Two little boys walked into The Lakeshore, smiling under their Pokémon masks and eyeing the “welcome back” balloons that were floating in the South Seattle senior residence’s lobby.

Their great-grandparents, George and Mary Kozu, waited as family members had their temperatures taken and signed forms stating they didn’t have COVID-19 symptoms. Finally, Mary Kozu walked toward her two great-grandsons, 6-year-old Jyler and 2-year-old Rysic.

The boys hesitated, suddenly shy around the great-grandparents whom Rysic only knew from a distance when they had back patio visits, and Jyler had vague memories of being inside with. But Mary Kozu, 89, asked Jyler if he remembered playing with the toys in their apartment, and a sign of recognition came over his face. He asked if they could go see them.

“You lead the way,” she said, as they headed to Mary and George’s unit. “What way?” her great-grandson responded, his memory of the path forgotten after a year of outdoor visits.

George, 94, and Mary Kozu, 89, residents of The Lakeshore senior-living facility, get a visit from their great-grandkids, from left, Austin Joji Holt, four months, Jyler Terada, 6, and Rysic Terada, 2, indoors for the first time since the start of the coronavirus pandemic Sunday March 21, 2021. Austin’s middle name, Joji, is Japanese for George, in honor of his great-grandfather. Gov. Jay Inslee announced last week that long-term care facilities can reopen after a year of lockdowns because of the COVID-19 pandemic. 216680 (Bettina Hansen / The Seattle Times)
George, 94, and Mary Kozu, 89, residents of The Lakeshore senior-living facility, get a visit from their great-grandkids, from left, Austin Joji Holt, four months, Jyler Terada, 6, and Rysic Terada, 2, indoors for the first time since the start of the coronavirus pandemic Sunday March 21, 2021. Austin’s middle name, Joji, is Japanese for George, in honor of his great-grandfather. Gov. Jay Inslee announced last week that long-term care facilities can reopen after a year of lockdowns because of the COVID-19 pandemic. 216680 (Bettina Hansen / The Seattle Times)

They walked to the unit, passing the dining room that’s open but has distanced tables. “Maybe next time, you can eat with us,” Mary Kozu told her family members.

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The Lakeshore’s lobby on Sunday afternoon was filled with reunions, as visitors came inside for the first time in a year. A grandmother and granddaughter embraced for a full minute, both crying happy tears. “That felt good after a year,” the granddaughter said. A son brought takeout for his dad and marveled at how quiet it was inside compared to when he was here in March 2020.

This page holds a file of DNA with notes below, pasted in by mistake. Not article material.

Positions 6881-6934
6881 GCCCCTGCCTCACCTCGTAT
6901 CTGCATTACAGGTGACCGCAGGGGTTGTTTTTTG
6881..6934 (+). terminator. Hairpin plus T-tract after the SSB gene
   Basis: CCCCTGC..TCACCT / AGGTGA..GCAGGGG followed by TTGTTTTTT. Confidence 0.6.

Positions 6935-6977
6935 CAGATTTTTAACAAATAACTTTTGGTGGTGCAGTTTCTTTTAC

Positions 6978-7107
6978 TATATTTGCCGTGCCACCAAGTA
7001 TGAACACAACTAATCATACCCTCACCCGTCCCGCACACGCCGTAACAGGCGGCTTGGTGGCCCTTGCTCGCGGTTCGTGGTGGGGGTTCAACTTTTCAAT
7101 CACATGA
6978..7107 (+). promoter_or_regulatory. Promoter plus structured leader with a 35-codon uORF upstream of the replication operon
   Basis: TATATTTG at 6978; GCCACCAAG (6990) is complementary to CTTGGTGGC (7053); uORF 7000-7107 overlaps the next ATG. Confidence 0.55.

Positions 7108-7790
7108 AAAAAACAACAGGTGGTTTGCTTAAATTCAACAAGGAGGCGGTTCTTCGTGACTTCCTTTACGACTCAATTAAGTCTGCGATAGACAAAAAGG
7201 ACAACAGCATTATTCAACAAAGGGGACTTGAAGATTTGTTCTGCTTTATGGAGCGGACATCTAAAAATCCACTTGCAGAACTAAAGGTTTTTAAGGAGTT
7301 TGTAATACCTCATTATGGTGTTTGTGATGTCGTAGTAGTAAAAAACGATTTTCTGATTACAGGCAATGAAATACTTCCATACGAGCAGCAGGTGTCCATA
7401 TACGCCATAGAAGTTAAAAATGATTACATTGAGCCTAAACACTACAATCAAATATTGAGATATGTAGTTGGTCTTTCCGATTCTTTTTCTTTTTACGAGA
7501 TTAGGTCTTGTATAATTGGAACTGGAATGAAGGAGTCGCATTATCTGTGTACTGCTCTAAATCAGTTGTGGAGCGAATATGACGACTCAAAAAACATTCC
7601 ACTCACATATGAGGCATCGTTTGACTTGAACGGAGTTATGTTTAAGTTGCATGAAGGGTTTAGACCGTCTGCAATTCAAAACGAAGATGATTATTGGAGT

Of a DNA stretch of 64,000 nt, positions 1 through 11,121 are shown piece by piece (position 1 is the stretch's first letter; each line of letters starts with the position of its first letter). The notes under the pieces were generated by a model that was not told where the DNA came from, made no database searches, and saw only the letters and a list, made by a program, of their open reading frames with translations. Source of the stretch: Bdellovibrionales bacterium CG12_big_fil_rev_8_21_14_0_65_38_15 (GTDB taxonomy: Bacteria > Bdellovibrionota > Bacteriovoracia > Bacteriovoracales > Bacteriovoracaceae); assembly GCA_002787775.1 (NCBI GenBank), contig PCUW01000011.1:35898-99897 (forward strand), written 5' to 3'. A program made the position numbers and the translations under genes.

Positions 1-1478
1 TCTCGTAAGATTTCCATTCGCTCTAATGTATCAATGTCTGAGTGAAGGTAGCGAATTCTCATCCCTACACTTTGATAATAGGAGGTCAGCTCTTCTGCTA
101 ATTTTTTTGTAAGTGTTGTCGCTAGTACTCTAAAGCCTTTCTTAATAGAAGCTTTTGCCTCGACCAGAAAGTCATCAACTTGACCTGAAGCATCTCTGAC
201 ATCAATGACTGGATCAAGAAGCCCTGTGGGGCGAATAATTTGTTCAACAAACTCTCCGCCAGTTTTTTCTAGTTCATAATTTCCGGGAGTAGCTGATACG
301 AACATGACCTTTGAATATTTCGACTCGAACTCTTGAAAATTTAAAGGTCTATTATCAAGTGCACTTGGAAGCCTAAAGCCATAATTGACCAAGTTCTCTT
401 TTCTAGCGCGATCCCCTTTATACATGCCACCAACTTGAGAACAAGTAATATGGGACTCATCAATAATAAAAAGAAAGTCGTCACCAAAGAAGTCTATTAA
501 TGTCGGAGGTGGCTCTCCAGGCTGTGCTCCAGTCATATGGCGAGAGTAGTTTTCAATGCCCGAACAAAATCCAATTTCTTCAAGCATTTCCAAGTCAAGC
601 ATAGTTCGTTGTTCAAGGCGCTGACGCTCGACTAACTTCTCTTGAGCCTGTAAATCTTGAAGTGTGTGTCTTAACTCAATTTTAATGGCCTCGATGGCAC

Visits at some of Washington’s long-term care facilities resumed this weekend following Gov. Jay Inslee’s announcement last week that residents at nursing homes, assisted-living facilities and other care sites could have indoor visits, as long as the resident or visitor is vaccinated.

Inslee cited high vaccination rates and infection control at the facilities, which have been the hardest hit by the coronavirus pandemic and were locked down the tightest to slow the spread of the virus.

The reopening of long-term care facilities is progress after a year of social isolation and stress for residents, their loved ones and staff members. The illness, however, remains a threat; 144 facilities in the state currently have at least one active coronavirus infection among residents or staff members, and indoor visits are prohibited there. In facilities that allow visits, masks must be worn at all times.

Austin Joji Holt, 4 months, holds the hand of his great-grandmother Mary Kozu, 89. (Bettina Hansen / The Seattle Times)
Austin Joji Holt, 4 months, holds the hand of his great-grandmother Mary Kozu, 89. (Bettina Hansen / The Seattle Times)

George, 94, and Mary Kozu, both Seattle natives who moved to The Lakeshore four years ago, said they were lucky because they could talk to their loved ones from their patio, which overlooks a rose garden. They both use computers and kept in touch with family members through emails. Friends dropped off meals, though food from their favorite Japanese restaurants doesn’t taste the same as when it’s eaten in the restaurant, their daughter Kris Terada said.   

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But that wasn’t the same as being in the same room as their great-grandsons — Terada joked that the boys are the only people her parents really care about seeing.

Halfway through the visit, the Kozus had another surprise: In walked granddaughter Trisha Holt with their great-grandson Austin Joji, a babbling 4-month old named after George. (Joji is the Japanese pronunciation for George.) It had been too cold for an outdoor visit since he was born, so this was their first time seeing and holding their littlest great-grandson.

Various family members posed together with the “welcome back!” banner and balloons in the background, four generations, all together for the first time in a year.

“That was so wonderful to hold him,” Mary Kozu said. “We’re so lucky.”